Charles III takes Elon Musk to court over non-payment of rent on Twitter’s London HQ
The Crown Estate filed a lawsuit last week against the social network, which has not paid rent on its worldwide office spaces for several weeks in an effort to cut costs
The King of England is also the landlord of the second-richest man in the world. And, it appears, he is not very happy with his tenant. The Crown Estate, the legal entity that manages the properties belonging to Charles III, has sued Twitter, the social network owned by tycoon Elon Musk, for failing to pay the rent on its London headquarters. The Crown Estate filed a lawsuit against Twitter last week in the High Court in London. As reported by the BBC, the alleged non-payment of rent by Musk’s company relates to an office building near Piccadilly Circus in downtown London.
According to The Guardian, the Crown Estate has confirmed that the judicial action is related to rental arrears at the office space occupied by Twitter in London. Several other sources including The New York Times have stated that Twitter has failed to pay rent on its San Francisco headquarters and other worldwide offices for several weeks in an attempt to cut costs. The owner of Twitter’s base in San Francisco has also launched legal action against the social network. Twitter employees in Singapore were temporarily evicted from the company’s offices there due to rental arrears, until Musk eventually paid what was owed, according to Business Insider.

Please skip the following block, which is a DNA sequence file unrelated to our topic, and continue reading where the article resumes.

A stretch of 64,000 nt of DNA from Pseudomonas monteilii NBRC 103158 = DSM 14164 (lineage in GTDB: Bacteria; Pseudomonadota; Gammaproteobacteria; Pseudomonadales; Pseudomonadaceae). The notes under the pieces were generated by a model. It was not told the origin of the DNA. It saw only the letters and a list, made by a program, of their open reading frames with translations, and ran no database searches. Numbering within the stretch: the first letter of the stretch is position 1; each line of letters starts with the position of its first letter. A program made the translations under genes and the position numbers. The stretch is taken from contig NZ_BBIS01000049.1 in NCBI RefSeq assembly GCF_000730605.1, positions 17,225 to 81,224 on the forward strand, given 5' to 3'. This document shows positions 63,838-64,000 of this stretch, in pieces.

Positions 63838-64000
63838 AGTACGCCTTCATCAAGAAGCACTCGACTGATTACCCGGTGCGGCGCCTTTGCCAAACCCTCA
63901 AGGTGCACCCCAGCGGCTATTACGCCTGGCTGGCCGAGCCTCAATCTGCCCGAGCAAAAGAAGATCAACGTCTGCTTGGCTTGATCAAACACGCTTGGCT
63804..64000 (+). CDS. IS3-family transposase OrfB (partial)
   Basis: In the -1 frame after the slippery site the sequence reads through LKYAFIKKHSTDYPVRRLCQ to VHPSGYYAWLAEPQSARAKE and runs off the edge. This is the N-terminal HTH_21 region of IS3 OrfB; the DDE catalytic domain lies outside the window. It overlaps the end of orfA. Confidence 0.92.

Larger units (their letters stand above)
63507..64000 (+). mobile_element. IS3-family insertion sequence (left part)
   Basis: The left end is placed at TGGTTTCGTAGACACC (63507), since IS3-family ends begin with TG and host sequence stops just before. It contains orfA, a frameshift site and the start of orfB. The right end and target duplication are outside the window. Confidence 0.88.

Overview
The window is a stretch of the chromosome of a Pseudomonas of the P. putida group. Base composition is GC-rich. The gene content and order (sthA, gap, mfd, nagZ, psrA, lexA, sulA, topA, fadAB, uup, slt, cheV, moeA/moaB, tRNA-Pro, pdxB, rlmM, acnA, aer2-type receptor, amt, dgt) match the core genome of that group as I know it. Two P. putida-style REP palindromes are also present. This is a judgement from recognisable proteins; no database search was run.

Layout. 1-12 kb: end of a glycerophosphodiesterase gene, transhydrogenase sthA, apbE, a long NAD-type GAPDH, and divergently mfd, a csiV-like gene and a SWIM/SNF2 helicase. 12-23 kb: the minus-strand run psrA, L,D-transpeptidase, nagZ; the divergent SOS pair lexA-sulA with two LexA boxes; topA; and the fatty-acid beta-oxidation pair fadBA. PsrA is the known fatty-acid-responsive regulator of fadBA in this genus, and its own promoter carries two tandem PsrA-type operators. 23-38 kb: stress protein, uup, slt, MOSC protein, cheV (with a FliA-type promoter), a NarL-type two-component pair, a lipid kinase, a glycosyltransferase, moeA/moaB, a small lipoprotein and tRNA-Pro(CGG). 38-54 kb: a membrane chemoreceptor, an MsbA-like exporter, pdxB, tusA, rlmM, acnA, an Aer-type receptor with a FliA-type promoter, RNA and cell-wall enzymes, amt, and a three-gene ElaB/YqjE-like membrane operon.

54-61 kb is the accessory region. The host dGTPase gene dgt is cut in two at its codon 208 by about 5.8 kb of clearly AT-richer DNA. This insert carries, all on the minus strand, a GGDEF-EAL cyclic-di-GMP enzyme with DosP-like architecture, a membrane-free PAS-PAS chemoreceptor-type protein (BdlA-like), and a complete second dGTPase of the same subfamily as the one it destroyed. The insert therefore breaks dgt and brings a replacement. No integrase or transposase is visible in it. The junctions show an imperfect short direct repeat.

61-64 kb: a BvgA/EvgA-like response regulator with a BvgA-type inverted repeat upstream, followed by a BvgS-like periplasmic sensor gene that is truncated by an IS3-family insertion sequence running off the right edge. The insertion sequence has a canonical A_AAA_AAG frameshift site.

Since Musk too control of Twitter for $44 billion last October, he has been attempting to stem the company’s losses with drastic measures, including laying off over half of the workforce and introducing charges for services on the platform that were previously free, such as the disastrous implementation of the blue tick for verified users. These measures have only been half successful as Musk’s erratic management and the rise of hate speech on the network have caused advertising revenues to plummet. The last public accounts available for Twitter are from 2021 and Moody’s has withdrawn the company’s rating due to a lack of information on the state of the business. The recent decision to stop paying rent on its worldwide offices, though, offers a clue.
We have today announced the signing of Agreements for Lease for six #OffshoreWind projects for Leasing Round 4 - a major milestone that could see c.8GW of #GreenElectricity generated by the end of the decade, enough to power more than 7 million homes. https://t.co/GTCu73pjqN pic.twitter.com/O7kugEWkYP— The Crown Estate (@TheCrownEstate) January 19, 2023
The British royal family is one of the biggest landowners in the UK. The portfolio managed by the Crown Estate includes properties valued at over $19 billion, of which 241 are located in downtown London, as well as Royal Ascot racecourse, farms, forests and coastlines that make up 1.4% of the UK’s total landmass. Although it is controlled by the monarch, the Crown Estate is not a privately owned company but an independent commercial business whose income is directed to public spending. The monarch receives 15% of the estate’s annual surplus, which is known as the Sovereign Grant, to fund official royal duties.
Although the Crown Estate is pursuing Twitter for rental arrears, Charles III is not a typical landlord. As reported by The Guardian last week, Charles has directed the Crown Estate to use profits from lease agreements on six offshore wind energy production plants, valued at around $1.2 billion annually, to be used for the “wider public good” rather than added to the Sovereign Grant.
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